September 15th, 2010

There are some funny little wars being fought in the blogosphere between Teradata and Netezza attacking Oracle Exadata. Instead of taking side, let me just link to what’s been going on so far.

That’s where we are right now. If you can only read two links of the six, then read the first two ones, because they add most value, IMHO.

Oracle OpenWorld 2010

September 8th, 2010

Oracle OpenWorld 2010 is casting its shadows because it’s merely two weeks in the future now. I again didn’t manage to get sent… but the lucky few 😉 who will be there, here’s some advice: from the DWH guys on getting organized, from the OEM guys on the Top 11 Things to do, and you should obviously go and see Kevin Closson’s session on DIY Exadata performance.

Closing the specialization vs. general purpose mini-series (part 1, part 2) is Keith Laker from Oracle’s Data Warehouse Insider blog in The Next Evolutionary Step – Analytical Connectivity. And he’s arguing that the shift towards specialization is already over, and appliances will be dead within 2-3 years.

This evolution from needing a specialized appliance to needing analytical connectivity has happened in a very short time. Analytical connectivity is the next stage in the natural evolution of data warehouse platforms I would argue that the “analytic appliance” should now be considered as dead as a dodo.

For customers who have invested heavily in analytic appliances moving to this new level of evolution is simply not possible. Once you functionally isolate your data it is very difficult to start stitching result sets back together to perform higher levels of analysis.

Interestingly enough I’m quite sure he’s referring to Exadata as the winning general purpose platform for Big Data, whereas Stephen O’Grady used Exadata as example for specialized in yesterday’s post. I guess you could make a point of Exadata being the synthesis of specialized  and general purpose – a specialized platform from a HW/SW perspective, but for general purpose use cases.

Following up on yesterday’s post we have Stephen O’Grady from RedMonk looking at specialization vs. general purpose from a general industry perspective: A Swing of the Pendulum: The Shift Towards Specialized Hardware and Software. Excellent read:

What might be different this time around is that on a macro basis, the market is showing an increased appetite for specialization at every level. Combine that with a driving need to maximize performance while minimizing the expense, both in power and datacenter floor space, and the opportunities may be there where they traditionally have not been.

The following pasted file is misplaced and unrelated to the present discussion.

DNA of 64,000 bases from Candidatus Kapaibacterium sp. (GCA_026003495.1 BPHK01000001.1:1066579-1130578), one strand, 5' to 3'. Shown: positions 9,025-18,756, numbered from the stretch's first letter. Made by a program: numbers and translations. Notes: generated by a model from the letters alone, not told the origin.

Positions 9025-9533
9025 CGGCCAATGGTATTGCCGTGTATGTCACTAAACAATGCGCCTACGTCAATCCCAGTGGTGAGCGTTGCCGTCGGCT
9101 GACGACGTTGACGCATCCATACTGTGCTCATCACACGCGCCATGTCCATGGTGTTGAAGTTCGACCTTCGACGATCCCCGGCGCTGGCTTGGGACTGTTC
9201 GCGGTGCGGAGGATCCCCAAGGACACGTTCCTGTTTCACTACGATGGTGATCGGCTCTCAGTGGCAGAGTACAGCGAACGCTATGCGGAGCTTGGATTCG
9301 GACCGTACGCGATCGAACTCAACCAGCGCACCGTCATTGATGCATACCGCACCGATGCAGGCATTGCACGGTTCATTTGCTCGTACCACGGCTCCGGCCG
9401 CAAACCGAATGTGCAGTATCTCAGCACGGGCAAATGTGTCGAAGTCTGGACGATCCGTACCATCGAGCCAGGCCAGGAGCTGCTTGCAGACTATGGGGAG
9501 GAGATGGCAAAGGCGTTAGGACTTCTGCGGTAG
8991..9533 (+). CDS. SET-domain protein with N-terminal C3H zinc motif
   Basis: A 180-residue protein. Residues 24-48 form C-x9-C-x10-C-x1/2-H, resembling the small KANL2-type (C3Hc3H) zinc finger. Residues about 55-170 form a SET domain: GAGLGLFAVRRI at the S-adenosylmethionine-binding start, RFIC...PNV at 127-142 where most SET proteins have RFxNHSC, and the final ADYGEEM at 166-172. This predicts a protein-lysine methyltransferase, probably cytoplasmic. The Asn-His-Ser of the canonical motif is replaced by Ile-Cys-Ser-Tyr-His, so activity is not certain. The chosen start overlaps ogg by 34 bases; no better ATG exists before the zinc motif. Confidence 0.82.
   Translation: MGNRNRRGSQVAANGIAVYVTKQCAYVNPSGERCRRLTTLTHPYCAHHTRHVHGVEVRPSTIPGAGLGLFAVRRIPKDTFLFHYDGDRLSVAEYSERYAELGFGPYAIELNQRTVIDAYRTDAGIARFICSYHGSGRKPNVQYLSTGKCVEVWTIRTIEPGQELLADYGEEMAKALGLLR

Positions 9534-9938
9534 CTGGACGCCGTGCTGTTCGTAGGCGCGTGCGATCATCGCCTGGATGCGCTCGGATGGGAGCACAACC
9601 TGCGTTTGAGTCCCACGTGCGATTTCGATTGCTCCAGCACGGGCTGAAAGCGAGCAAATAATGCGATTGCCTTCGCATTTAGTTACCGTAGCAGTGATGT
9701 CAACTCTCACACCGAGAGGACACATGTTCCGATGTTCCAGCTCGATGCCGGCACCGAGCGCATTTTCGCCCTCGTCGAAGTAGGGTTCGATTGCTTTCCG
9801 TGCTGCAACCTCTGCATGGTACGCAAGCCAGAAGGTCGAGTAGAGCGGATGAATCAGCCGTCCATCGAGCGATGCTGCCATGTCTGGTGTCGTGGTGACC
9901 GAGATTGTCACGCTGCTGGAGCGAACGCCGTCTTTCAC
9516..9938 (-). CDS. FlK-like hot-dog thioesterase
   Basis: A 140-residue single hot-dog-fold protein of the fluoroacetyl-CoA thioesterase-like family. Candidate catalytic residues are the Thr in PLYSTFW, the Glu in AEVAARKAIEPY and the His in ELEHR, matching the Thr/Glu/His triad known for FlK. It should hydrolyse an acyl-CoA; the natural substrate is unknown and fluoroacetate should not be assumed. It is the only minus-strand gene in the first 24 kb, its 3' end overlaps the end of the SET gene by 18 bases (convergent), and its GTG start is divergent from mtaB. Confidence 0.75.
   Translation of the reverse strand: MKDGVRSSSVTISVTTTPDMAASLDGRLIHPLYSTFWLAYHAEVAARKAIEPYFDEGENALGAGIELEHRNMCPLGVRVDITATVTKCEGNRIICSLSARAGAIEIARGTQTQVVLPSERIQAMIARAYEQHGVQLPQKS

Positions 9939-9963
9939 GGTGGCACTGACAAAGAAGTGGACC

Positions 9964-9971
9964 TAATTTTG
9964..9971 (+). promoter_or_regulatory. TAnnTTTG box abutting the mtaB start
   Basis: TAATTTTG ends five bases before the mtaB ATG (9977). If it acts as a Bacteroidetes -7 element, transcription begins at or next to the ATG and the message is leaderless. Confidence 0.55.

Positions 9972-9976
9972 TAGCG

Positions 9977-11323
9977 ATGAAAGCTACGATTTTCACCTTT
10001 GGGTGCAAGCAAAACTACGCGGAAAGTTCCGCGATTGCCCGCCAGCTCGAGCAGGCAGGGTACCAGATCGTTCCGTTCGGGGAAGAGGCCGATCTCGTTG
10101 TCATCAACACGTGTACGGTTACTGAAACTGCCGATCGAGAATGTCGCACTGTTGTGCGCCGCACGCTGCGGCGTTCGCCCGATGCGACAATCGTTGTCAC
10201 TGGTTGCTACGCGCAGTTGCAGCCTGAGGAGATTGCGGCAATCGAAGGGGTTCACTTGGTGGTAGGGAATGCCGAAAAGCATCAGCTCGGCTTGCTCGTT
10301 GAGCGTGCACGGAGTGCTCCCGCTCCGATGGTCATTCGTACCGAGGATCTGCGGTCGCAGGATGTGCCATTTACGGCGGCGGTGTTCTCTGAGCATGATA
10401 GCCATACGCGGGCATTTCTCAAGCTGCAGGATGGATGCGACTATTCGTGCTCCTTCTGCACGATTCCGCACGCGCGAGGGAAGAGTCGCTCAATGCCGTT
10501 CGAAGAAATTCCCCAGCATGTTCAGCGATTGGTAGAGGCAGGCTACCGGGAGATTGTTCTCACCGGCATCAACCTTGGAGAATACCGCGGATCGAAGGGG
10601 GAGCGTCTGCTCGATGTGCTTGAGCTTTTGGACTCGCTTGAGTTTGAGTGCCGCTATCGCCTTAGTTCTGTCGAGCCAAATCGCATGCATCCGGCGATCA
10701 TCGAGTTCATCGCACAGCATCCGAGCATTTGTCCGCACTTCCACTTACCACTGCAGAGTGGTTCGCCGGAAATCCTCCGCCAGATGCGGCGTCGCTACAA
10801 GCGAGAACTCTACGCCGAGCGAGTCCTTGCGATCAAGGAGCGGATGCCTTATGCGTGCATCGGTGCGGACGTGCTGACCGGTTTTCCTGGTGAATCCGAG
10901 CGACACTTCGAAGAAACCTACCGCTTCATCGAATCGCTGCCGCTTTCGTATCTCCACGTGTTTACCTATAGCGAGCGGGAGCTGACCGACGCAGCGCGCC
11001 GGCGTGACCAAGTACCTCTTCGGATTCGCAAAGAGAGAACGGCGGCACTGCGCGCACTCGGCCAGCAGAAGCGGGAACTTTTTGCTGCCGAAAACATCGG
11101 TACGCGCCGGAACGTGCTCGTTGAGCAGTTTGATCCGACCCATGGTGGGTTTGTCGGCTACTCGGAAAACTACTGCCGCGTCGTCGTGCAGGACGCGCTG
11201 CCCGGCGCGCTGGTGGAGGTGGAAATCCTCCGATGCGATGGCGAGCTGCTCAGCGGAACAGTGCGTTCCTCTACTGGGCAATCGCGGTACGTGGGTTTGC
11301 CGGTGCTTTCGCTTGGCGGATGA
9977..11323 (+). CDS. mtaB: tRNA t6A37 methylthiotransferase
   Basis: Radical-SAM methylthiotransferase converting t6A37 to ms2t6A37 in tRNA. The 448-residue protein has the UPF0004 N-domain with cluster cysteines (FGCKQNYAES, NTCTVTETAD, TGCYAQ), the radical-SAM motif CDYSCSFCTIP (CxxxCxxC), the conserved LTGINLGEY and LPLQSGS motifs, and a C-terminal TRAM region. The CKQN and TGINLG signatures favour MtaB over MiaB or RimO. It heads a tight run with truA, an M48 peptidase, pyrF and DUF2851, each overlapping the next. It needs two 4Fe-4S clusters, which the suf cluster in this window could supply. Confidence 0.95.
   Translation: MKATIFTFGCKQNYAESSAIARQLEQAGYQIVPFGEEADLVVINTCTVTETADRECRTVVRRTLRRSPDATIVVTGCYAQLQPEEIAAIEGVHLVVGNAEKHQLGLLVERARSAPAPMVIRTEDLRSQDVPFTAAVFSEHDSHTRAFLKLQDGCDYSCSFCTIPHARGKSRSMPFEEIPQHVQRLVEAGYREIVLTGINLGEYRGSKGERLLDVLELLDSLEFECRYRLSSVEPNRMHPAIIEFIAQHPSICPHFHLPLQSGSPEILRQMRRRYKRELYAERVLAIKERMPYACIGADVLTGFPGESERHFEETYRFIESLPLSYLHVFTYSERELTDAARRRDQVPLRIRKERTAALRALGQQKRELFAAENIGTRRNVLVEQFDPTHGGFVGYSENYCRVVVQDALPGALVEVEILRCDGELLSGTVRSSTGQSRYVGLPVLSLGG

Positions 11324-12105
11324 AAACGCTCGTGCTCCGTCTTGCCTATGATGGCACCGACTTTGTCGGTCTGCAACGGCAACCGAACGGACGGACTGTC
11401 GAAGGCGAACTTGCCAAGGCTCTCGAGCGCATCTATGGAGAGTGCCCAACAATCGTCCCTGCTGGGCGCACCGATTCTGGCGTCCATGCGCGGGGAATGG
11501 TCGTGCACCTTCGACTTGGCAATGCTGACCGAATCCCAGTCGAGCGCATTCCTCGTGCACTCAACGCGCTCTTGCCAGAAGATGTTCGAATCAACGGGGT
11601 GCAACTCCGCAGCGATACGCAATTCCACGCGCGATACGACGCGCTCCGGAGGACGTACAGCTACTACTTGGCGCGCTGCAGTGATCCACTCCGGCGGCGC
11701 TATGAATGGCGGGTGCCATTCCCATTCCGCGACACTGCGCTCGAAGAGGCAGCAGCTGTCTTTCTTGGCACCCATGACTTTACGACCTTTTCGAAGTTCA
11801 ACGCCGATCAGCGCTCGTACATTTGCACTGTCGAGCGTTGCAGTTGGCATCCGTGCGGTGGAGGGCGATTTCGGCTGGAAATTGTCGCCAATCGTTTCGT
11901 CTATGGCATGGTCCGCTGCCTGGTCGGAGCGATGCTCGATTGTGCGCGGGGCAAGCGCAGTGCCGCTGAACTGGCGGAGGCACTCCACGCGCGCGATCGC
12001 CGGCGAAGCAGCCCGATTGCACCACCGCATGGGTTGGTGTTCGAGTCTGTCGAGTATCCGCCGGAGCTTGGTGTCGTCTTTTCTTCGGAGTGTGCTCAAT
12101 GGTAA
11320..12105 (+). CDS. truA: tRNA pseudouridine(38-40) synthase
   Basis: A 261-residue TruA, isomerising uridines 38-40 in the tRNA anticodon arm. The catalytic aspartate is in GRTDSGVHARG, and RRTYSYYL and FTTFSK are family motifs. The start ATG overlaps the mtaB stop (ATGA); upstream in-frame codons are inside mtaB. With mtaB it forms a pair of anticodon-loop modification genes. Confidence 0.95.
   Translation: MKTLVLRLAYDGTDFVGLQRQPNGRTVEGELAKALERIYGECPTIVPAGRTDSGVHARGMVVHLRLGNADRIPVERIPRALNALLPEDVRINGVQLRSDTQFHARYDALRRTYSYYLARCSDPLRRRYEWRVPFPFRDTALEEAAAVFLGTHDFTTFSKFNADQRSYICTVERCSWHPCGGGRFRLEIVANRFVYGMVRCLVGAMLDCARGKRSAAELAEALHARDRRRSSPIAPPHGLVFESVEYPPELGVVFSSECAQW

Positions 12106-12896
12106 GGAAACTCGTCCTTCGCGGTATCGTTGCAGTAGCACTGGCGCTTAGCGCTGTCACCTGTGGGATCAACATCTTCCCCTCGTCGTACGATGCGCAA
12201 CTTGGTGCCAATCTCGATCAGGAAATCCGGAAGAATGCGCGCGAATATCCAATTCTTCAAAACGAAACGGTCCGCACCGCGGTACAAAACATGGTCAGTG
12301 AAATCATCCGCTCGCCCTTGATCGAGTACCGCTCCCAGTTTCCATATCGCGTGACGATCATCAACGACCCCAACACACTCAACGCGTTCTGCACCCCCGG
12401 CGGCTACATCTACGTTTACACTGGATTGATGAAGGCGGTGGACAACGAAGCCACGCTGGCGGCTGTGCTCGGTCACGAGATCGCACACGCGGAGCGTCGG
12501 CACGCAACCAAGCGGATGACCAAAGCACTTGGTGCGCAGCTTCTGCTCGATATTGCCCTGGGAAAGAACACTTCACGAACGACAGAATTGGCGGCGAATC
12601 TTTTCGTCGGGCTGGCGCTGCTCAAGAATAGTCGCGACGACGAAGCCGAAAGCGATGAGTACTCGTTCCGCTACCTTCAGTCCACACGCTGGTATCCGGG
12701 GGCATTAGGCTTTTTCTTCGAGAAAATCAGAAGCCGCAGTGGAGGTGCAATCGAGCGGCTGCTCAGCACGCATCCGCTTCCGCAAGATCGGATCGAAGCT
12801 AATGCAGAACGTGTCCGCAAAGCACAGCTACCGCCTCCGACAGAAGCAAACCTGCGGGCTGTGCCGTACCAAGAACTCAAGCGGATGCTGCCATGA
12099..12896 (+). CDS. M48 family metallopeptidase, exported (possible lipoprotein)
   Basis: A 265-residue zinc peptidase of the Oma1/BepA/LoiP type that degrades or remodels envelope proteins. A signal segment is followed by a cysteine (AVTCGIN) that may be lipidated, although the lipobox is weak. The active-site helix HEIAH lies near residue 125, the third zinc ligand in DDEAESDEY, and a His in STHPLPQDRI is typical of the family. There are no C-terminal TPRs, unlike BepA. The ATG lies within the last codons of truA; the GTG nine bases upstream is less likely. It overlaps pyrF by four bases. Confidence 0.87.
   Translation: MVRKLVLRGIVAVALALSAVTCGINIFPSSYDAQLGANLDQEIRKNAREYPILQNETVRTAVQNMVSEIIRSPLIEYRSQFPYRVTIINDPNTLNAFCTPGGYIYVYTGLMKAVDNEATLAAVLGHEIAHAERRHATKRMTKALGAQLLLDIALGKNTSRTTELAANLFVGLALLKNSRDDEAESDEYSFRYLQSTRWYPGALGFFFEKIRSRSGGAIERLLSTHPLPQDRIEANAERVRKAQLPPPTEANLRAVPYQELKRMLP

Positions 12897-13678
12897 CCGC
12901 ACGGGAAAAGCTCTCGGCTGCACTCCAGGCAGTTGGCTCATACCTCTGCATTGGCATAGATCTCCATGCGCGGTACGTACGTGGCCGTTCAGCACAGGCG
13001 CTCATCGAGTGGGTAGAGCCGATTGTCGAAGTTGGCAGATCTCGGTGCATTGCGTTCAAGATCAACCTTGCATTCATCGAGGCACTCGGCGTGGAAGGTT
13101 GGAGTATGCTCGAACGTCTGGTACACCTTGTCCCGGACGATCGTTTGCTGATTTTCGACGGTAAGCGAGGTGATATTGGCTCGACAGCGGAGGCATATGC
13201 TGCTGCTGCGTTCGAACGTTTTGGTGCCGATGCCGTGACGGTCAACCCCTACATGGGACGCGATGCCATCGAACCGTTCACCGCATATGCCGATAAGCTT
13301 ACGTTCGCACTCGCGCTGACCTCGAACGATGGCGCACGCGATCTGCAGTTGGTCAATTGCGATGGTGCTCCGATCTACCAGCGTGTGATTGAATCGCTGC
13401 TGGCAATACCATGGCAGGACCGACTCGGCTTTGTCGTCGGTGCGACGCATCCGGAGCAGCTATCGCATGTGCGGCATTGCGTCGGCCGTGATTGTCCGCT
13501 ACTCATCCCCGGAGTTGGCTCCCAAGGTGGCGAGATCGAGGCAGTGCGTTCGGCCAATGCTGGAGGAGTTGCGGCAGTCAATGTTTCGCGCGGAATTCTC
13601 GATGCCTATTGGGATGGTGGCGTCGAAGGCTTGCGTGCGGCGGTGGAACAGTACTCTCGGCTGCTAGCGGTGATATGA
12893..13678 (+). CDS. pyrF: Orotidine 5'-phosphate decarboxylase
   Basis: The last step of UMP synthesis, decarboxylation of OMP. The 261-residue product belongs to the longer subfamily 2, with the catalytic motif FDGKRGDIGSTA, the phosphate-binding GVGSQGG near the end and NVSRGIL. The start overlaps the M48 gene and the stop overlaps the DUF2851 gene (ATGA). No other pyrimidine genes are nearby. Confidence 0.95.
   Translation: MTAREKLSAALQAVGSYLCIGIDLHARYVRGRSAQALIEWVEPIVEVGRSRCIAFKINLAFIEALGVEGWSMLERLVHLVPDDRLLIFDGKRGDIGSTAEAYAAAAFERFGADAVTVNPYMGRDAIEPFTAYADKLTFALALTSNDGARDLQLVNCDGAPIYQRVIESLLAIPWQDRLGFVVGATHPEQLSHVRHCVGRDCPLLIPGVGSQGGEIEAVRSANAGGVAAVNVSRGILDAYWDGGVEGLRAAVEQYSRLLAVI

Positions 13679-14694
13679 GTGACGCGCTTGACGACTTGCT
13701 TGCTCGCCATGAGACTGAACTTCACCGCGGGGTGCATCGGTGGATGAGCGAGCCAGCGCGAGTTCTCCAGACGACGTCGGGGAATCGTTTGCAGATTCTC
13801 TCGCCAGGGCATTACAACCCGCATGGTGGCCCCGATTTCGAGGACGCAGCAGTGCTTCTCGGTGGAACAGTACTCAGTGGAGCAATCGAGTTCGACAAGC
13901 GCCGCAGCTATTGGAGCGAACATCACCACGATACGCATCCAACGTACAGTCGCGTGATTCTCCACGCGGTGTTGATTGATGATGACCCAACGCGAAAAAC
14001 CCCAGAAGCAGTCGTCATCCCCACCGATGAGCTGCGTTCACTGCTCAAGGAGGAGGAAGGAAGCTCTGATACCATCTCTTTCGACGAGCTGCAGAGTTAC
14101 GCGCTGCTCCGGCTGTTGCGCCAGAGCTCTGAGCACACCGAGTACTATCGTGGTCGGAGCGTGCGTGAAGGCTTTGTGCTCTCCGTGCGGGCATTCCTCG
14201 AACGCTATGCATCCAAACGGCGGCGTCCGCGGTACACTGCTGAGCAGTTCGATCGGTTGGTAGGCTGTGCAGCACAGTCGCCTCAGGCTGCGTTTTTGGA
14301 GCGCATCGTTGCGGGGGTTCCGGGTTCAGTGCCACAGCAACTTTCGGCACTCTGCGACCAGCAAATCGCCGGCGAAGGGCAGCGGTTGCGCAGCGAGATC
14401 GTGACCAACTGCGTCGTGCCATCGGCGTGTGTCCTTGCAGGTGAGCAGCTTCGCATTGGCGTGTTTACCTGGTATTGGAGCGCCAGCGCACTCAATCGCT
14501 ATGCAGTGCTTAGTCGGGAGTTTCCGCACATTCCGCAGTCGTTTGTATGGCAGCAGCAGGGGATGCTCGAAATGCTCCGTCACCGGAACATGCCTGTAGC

Check back tomorrow for the closing of this mini-series on specialization vs. general purpose.

Greg Rahn’s post about The Core Performance Fundamentals Of Oracle Data Warehousing – Set Processing vs Row Processing is so good, everybody considering a migration from a standard RDBMS to a VLDB platform (such as Exadata, as in Greg’s example) should be forced to read it.

To paraphrase Greg: the performance improvements of the new system not only allow to run today’s jobs faster, but will allow you to do jobs that were entirely impossible with the old system – if you’re willing to do a little re-engineering, and throw away old assumptions and ‘optimizations’ that make your code slow instead of fast on the new platform.

Oracle commissioned Merv Adrian to write about Exadata. Here’s his blog and the report: Oracle Exadata: A Data Management Tipping Point.

Early customer results indicate that Oracle Exadata V2 is delivering on the promise of those new capabilities. The action item for IT, then, is to target corporate applications with the biggest potential for speed-based enhancement, and consider whether Oracle Exadata V2 can cost-effectively enable new ways to use these for competitive advantage.

DIY Exadata Performance

June 8th, 2010

Go vote for Kevin Closson‘s Oracle Open World session proposal Do-It-Yourself Exadata-level Performance? on Oracle Mix. On a related note, this is exactly what we’re doing in our lab, throwing together the best of all technologies, and testing how it stands up against Exadata. Currently this includes a brand new IBM X5 server and a lot of exciting storage technologies.